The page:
Matthew’s twin sister, Noreen, could not be more different from her brother. She does love fiance John, but she also craves sex, parties and fun. Swinging London has it all, but without John, Noreen is about to get way out of her depth.

All three girls find themselves working for Bobby Chevron – one of London’s most feared gangland bosses – and it’s not long before their new lives start to unravel.

My thoughts…

I must admit to enjoying this novel a little too much!! The era and narration is something unique (to me, at least) and the gangster mole character makes for some feisty femme fatales in this tale of three women, each with very different backgrounds but all looking for one thing — genuine and lasting love.

Kate teases us with a complex cast of characters and a story with a simmering speakeasy feel.

Then, wham! The pace and the plot-twists grab you by the throat and you discover what a woman is capable of when she’s desperate and pushed to the edge by a man.

The narration is clear and colourful and befitting the fabulous period depicted in That Girl.

I’m now slowly working my way through Kate Kerrigan’s backlist.



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The Naturalist’s Daughter by Tea Cooper

Book blurb…

1808 Agnes Banks, NSW

Rose Winton wants nothing more than to work with her father, eminent naturalist Charles Winton, on his groundbreaking study of the platypus. Not only does she love him with all her heart, but the discoveries they have made could turn the scientific world on its head. When Charles is unable to make the long sea journey to present his findings to the prestigious Royal Society in England, Rose must venture forth in his stead. What she discovers there will change the lives of future generations.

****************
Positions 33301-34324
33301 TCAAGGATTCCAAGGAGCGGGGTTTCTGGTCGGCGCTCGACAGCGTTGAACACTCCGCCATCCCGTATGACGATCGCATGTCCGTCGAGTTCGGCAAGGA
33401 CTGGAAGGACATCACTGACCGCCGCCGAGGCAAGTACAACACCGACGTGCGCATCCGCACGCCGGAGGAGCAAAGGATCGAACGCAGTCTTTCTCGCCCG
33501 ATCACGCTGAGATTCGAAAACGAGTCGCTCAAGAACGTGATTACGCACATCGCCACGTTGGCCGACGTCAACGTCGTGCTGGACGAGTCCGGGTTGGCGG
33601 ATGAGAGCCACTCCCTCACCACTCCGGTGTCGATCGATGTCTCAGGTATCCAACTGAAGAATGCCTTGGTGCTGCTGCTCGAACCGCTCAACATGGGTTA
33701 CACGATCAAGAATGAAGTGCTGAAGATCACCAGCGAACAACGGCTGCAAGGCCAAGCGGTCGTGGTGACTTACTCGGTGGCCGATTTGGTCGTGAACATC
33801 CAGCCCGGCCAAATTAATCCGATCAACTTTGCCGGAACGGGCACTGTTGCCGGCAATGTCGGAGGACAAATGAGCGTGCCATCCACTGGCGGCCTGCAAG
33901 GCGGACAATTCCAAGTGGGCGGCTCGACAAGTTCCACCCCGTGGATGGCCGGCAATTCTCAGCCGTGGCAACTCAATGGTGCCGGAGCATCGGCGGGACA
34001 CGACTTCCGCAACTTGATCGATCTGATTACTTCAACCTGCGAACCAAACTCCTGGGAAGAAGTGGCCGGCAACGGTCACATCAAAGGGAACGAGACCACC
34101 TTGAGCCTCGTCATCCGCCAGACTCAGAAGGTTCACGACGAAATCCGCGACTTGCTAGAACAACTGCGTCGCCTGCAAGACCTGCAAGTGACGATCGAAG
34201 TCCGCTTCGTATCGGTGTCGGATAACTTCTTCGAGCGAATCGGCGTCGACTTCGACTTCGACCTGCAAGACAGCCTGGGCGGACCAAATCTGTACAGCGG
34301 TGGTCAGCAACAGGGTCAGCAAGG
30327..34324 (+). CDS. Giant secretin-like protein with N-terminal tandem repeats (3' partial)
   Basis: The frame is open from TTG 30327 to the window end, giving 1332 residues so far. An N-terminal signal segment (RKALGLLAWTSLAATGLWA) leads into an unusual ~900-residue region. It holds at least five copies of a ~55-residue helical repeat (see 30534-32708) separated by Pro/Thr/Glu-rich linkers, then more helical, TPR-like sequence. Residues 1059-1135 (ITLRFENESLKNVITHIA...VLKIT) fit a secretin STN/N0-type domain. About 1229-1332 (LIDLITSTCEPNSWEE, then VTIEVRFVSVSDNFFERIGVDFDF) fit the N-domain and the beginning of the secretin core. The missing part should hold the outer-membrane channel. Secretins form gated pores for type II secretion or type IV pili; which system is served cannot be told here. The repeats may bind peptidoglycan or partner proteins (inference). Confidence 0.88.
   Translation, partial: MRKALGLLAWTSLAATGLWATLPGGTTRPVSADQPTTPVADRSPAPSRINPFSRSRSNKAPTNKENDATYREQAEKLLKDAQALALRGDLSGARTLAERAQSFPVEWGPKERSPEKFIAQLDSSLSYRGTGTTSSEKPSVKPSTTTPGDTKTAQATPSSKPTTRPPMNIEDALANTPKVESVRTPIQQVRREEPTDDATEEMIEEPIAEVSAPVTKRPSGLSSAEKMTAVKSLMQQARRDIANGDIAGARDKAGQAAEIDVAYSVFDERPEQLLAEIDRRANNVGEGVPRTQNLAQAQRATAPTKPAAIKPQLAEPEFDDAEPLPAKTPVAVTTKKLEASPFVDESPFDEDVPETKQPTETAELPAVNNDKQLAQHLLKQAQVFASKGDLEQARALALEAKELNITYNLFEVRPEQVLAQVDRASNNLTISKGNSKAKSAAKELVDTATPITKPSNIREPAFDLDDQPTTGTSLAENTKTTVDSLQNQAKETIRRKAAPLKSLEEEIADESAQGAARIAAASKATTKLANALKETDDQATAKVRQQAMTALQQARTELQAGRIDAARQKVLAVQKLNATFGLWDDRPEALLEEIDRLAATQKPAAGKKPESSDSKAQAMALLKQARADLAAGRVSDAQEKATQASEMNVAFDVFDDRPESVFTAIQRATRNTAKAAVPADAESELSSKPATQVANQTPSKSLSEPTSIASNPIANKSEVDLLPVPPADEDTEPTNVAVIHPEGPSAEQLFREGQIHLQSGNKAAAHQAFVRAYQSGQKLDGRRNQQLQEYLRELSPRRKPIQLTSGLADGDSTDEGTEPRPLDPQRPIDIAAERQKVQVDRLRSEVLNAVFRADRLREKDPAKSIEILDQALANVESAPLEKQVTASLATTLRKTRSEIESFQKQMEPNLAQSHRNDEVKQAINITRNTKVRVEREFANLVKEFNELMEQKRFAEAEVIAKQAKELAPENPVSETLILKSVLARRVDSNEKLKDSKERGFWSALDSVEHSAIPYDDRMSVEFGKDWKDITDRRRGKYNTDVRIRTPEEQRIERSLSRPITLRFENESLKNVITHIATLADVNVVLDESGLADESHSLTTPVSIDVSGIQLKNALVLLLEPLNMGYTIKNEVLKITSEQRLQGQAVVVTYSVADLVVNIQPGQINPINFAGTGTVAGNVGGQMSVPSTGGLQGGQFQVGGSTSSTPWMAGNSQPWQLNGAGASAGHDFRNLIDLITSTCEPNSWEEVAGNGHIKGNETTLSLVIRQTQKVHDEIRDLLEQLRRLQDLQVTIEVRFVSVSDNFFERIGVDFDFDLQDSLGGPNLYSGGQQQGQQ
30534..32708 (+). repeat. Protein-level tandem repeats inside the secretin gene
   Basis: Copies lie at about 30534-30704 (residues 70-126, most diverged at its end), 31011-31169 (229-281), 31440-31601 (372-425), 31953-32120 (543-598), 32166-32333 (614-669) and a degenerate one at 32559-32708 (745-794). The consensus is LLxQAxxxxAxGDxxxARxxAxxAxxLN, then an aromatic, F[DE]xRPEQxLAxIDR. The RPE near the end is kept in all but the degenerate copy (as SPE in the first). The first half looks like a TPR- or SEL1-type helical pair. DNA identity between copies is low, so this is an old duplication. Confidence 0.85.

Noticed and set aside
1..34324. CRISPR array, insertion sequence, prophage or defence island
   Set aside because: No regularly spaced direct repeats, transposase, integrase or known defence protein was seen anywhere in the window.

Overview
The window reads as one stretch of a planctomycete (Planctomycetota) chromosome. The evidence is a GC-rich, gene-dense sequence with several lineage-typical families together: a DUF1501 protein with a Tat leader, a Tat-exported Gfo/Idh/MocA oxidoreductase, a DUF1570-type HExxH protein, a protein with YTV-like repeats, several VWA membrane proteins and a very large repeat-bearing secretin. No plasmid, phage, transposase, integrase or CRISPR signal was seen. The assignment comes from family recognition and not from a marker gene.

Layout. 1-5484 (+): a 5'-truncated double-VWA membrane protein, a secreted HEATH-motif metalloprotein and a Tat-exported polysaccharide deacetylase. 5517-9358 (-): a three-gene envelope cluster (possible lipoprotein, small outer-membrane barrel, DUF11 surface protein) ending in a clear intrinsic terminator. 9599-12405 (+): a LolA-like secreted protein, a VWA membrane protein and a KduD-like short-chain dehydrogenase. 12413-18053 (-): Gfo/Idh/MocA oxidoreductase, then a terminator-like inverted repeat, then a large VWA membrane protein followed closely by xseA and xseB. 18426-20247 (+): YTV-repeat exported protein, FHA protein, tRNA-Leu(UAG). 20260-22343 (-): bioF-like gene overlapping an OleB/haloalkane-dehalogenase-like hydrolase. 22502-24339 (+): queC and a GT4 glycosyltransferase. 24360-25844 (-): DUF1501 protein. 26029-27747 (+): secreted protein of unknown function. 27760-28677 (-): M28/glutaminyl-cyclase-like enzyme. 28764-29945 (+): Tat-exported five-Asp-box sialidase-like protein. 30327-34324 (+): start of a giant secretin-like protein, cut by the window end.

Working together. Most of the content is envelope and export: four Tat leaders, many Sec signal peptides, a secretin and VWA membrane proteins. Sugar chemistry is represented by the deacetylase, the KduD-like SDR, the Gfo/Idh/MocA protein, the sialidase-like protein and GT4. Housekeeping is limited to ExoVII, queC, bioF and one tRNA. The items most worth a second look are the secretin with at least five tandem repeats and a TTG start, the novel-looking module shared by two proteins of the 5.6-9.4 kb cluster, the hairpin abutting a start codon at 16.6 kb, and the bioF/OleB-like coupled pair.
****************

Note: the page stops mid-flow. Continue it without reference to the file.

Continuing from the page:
1908 Sydney, NSW

Tamsin Alleyn has been given a mission: travel to the Hunter Valley and retrieve an old sketchbook of debatable value, gifted to the Public Library by a recluse. But when she gets there, she finds there is more to the book than meets the eye, and more than one interested party. Shaw Everdene, a young antiquarian bookseller and lawyer seems to have his own agenda when it comes to the book – and Tamsin. In an attempt to discover the book’s true provenance Tamsin decides to work with him.

The deeper they delve, the more intricate the mystery becomes. As the lives of two women a century apart converge, discoveries rise up from the past and reach into the future, with irrevocable consequences…

My thoughts…

The Naturalist’s Daughter captivated me. It’s a fabulous as the cover – and the cover is divine.

After reading this beautifully told story I want to sit on a shady bank, by a river, where Platypus live and watch them while imagining earlier time in Australia when Charles Winton and his daughter, Rose, lived.

The lives of both Rose and Tamsin, although characters living 100 years apart, are so wonderfully drawn I want more! I want to keep reading and discover other family members. (There’s a whole generation that can have its own story, so come on Tea!) I’m dying to know more about Rose’s mother and Charles during their time in Agnes Bank.

If you like historical fiction and Australian authors, put this book on your TBR pile.

This review is also published on Goodreads and linked to Australian Women Writers Challenge

Published by Harlequin (Australia)

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Where the Murray River Runs by Darry Fraser

Book blurb…

A nineteenth-century story of greed, honour and an overwhelming love

Bendigo 1890